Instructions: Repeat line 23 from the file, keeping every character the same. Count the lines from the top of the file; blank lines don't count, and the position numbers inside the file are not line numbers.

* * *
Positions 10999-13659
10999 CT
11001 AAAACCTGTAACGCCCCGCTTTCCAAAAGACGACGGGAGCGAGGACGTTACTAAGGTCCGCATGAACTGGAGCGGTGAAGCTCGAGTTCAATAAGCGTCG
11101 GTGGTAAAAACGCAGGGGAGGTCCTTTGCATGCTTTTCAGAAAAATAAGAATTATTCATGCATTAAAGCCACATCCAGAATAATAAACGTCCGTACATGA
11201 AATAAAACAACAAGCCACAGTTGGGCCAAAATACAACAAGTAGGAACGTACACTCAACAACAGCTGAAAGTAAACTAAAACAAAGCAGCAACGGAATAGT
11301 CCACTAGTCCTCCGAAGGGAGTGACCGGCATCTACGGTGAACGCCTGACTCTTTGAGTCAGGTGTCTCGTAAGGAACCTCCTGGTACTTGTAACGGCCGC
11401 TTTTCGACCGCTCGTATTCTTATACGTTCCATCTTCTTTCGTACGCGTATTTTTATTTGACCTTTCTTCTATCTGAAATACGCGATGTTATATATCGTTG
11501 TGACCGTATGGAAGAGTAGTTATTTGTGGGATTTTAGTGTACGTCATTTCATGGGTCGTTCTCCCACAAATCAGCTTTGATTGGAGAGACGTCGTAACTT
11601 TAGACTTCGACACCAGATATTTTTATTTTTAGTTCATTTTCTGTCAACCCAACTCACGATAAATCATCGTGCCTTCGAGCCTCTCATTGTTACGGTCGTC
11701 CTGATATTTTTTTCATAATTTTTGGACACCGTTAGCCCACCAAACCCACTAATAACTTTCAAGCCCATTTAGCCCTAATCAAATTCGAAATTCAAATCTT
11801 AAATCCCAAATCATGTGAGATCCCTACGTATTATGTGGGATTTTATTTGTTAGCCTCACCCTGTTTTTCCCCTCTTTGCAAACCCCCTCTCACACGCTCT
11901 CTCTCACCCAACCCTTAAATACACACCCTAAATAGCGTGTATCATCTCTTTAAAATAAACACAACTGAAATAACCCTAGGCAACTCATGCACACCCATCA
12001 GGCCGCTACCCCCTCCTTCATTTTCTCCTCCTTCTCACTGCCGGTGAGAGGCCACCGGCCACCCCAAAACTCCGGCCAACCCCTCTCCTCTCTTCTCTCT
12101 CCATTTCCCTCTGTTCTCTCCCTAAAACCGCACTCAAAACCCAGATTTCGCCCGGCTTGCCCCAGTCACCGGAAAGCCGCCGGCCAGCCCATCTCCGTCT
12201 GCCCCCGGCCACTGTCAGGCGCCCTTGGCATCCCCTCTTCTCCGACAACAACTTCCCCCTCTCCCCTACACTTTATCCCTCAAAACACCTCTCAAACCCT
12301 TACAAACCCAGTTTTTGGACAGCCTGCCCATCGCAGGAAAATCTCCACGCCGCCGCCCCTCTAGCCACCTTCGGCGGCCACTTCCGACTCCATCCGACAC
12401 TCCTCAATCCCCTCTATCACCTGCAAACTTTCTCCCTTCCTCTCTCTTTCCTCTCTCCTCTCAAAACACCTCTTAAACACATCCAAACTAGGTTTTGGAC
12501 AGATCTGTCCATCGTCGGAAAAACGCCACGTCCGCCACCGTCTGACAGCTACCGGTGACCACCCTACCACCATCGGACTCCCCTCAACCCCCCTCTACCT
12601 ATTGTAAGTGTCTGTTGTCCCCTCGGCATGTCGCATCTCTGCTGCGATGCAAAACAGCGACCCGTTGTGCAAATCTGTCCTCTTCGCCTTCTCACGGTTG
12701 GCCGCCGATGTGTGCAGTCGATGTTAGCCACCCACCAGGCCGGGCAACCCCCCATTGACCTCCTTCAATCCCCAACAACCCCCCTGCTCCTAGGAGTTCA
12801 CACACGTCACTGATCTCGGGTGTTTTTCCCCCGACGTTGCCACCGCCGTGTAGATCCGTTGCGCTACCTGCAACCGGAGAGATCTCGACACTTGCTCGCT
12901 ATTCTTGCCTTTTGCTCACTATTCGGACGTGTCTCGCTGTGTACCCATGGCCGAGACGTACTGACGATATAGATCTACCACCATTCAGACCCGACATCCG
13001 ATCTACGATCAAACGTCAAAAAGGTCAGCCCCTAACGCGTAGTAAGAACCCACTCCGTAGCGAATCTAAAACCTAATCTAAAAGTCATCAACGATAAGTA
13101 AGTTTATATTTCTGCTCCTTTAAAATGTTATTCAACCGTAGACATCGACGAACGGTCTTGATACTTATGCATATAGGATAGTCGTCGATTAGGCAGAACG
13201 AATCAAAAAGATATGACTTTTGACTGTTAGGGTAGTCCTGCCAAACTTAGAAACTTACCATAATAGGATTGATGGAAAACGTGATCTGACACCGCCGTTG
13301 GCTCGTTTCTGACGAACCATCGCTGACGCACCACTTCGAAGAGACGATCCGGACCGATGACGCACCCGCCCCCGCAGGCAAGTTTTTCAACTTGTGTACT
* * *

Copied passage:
13001 ATCTACGATCAAACGTCAAAAAGGTCAGCCCCTAACGCGTAGTAAGAACCCACTCCGTAGCGAATCTAAAACCTAATCTAAAAGTCATCAACGATAAGTA